This ACHL panel won ‘longest title award’ hands-down with: “The airline industry struggles to compete against the eCommerce giants, where mega companies such as Amazon and Cainiao control
their own lift and market. How can the industry support the thousands of companies looking for an alternative?”
Essentially it could have been shortened to “Dealing with eCommerce.” Here is the panel’s summary.
Moderated by Chris Notter, the panel in the morning of the third day of the Air Cargo Handling and Logistics conference, featured Dennis Lister, SVP Product and Innovation at Emirates Sky Cargo, Guillaume Crozier, SVP Cargo UAE and Global Cargo Strategy, and Mark Sutch, Chief Commercial Officer Cargo International at Indigo. The discussion tackled the challenges, opportunities and views posed by the booming eCommerce sector.
Distinct Models with the need for adaptation
Mark highlighted the fundamental distinction between traditional air cargo models and eCommerce operations carried out by the likes of Amazon and Cainiao. He emphasized that while capacity is airline agnostic, the critical battleground lies in ground operations. Unlike controlled capacity providers such as Magma Aviation, commercial airlines face the challenge of efficiently allocating their volumes.
When Chris talked about the struggle to compete against eCommerce giants, Dennis countered: “It is not about competing. It’s here to stay and will continue to grow. I don’t like calling it ecommerce anymore, as it is a mix of express and general. How do we respond as an industry? Airlines are airlines, but end-to-end is super important.”
He urged that every player in the supply chain, including GHAs and clearing agents adapts to meet the changing paradigm, stressing that safety, security, and technology, above all transparency are crucial for airlines.
This was echoed by Guillaume, who illustrated dnata’s strategic efforts to create a solid basis for providing customers with the right service: “It’s not about competition – it’s about getting ready to take the lead and identify ecommerce volumes: general cargo, courier, mail, etc. – all these already touch on the ecommerce business. […] we need to deliver on [customer end-to-end] promises [and] cannot build up on something shaky. We need focus and data – piece level is a challenge. We are part of a case study [and] have launched dnata logistics to deliver ecommerce promises: first/last mile, pick and pack, etc.” dnata is ready for eCommerce, he said, but the GHA industry is not yet sizeable as an industry and airlines will start pushing at some point, so GHAs should listen to and work with vendors. “eTailers are partners almost, not competitors,” he underlined.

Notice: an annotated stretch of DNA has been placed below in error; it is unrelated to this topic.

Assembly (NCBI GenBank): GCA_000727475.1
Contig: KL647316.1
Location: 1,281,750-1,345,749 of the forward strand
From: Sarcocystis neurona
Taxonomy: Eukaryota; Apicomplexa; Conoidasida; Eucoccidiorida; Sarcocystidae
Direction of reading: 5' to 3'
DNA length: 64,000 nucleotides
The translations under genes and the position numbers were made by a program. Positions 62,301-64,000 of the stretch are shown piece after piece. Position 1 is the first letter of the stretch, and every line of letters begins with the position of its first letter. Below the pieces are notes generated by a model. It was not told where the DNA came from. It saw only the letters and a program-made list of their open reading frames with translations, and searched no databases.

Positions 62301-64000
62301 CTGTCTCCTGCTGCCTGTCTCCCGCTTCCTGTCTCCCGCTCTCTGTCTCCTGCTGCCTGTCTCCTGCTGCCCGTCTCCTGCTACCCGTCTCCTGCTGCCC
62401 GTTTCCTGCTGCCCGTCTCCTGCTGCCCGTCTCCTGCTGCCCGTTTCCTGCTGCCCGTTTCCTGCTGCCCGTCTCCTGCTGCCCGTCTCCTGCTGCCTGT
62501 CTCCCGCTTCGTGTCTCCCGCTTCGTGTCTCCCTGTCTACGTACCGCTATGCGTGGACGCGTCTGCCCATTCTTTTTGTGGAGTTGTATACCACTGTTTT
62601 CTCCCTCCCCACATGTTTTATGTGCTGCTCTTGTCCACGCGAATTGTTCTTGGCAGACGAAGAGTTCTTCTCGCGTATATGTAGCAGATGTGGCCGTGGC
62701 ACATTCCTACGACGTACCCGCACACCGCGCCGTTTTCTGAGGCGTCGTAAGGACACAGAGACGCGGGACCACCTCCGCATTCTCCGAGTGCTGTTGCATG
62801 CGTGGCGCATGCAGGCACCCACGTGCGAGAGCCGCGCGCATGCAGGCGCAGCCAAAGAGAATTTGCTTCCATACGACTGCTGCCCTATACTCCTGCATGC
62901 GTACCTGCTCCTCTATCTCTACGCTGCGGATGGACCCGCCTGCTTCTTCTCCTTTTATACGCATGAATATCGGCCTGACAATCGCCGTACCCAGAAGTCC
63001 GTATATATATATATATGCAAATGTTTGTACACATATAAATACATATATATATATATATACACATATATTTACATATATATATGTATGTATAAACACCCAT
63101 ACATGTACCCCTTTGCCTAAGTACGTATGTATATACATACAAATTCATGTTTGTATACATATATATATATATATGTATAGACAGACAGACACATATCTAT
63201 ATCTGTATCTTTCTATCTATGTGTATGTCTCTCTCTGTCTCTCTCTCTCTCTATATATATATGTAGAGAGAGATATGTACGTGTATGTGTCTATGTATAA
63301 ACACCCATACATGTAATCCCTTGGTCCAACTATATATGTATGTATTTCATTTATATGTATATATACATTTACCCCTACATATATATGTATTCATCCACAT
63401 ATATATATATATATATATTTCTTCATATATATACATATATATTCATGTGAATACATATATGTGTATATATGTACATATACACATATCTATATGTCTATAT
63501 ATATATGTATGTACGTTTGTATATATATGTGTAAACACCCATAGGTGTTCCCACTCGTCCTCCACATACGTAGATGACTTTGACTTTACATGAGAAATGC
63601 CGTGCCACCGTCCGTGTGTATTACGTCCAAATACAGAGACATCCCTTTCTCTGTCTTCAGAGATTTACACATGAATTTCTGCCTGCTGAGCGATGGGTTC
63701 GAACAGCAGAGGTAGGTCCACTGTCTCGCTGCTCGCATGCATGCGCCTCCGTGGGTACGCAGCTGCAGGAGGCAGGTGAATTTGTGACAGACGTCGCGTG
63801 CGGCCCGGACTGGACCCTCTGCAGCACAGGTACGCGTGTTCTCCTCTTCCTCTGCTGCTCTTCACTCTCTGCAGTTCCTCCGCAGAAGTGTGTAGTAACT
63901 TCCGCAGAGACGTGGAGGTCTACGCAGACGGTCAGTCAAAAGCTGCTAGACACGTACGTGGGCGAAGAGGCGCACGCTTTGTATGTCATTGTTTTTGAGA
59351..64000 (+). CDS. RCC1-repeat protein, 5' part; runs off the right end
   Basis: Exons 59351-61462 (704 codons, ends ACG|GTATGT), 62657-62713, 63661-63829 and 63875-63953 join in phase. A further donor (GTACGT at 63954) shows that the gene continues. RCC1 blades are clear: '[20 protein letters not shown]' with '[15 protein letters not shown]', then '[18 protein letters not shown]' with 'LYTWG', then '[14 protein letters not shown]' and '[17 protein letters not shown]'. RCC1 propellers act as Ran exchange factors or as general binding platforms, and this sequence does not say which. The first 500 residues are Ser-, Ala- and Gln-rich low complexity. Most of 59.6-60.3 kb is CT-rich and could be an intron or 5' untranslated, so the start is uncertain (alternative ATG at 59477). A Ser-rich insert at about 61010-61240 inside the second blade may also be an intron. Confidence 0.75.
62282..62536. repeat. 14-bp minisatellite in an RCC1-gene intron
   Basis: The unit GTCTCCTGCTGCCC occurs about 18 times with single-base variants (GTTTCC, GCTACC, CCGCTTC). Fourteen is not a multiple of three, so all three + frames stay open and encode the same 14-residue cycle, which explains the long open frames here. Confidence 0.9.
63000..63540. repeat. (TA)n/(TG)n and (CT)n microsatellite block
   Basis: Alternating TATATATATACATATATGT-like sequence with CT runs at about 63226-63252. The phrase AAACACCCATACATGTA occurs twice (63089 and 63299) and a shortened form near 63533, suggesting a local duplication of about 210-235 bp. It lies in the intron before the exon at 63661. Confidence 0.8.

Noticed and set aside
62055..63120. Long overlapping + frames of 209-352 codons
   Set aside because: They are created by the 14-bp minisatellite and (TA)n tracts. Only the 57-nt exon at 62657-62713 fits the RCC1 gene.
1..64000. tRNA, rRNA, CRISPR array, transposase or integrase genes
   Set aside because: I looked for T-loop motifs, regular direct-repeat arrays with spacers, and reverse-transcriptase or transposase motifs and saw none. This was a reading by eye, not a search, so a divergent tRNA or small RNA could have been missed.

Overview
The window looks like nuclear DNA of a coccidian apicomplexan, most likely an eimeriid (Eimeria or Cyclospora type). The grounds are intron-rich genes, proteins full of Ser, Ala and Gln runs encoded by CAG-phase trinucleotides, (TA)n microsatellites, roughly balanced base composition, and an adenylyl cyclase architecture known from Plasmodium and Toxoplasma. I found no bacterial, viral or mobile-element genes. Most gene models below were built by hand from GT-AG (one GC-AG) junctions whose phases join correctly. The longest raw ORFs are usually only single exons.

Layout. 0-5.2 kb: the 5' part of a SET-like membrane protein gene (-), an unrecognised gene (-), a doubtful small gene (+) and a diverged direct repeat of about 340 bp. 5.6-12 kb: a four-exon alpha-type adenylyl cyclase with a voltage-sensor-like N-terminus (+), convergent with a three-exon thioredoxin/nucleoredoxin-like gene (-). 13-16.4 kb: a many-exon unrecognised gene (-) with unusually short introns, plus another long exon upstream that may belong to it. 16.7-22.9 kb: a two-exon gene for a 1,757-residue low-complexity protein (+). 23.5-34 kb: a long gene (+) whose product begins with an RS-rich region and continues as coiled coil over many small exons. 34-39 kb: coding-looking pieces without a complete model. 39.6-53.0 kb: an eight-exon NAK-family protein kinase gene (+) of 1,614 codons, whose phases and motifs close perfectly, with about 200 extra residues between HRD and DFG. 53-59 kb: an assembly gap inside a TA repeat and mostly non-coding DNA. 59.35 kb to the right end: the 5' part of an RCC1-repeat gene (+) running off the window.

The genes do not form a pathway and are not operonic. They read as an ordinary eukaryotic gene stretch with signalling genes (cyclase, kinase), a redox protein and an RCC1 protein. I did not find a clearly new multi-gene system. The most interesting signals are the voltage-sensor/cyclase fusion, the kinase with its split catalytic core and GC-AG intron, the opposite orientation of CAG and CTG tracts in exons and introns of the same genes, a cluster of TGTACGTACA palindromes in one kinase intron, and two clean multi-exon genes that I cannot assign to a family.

Learning from eCommerce Giants
Mark acknowledged that there is still much to do when it comes to optimizing ground operations. Many carriers grapple with legacy systems that hinder progress. While improvements have been made in dwell times and visibility, there is still much room for growth, and companies would do well to draw inspiration from eCommerce giants like Amazon, when it comes to operational efficiency. However, he pointed out: “For many carriers, we have an old model that has to change, and that is often more difficult that starting from scratch.” Guillaume revealed that eTailers are only too happy to show what they do: “They want us to [visit] the hub, because they know it is in their interest.”
From the audience, Tushar Jani, Chairman of Cargo Service Center (CSC) Group and SCA Group of Companies, pointed out that many eCommerce players had begun their own operations because they had been unable to find reliable partners. He emphasized the need for airlines and cargo handlers to position themselves as strategic partners, both within and beyond the airport, to drive cost efficiencies at a larger scale.
Navigating risks, data management and standardization
Guillaume stressed the importance of trust and trackability in ground handling operations. He highlighted the need for standardized data reporting and real-time tracking, while also acknowledging the progress being made in this area.
Lithium Batteries was identified as a core risk issue that will always be there. Dennis illustrated the problems in safety and quality: “Customers are approaching many bad actors in this world, which is super frustrating for airlines. We have issues and need to be severe, blacklisting bad forwarders. Yet, you knock one down, another one pops up. We have an ongoing battle with consolidators who sometimes mix warm, running phones in with t-shirt shipments. How do people have the audacity to risk other peoples’ lives?! We need to chase people down, educate consumers, BCOs, and shippers, but the problem will never go away.”
A problem that Mark echoed: “Most airlines state Lithium Batteries in the Top 3 of their risk register as a risk to the entire industry. We screen daily with huge findings. Yet, for everything that is found, what is NOT found?”
The Way Forward: Consistency and Education
The panel addressed the importance of industry-wide consistency, particularly in adopting initiatives like CargoIQ. They stressed the need for concerted efforts to educate stakeholders about the value of quality in air cargo operations.
In conclusion, the panel discussion shed light on the complex and evolving landscape of eCommerce within the air cargo industry. The key takeaways emphasize the need for adaptability, innovation, and collaboration to thrive in this rapidly changing environment. As the industry continues to evolve, embracing new technologies and strategies will be paramount to sustained success.
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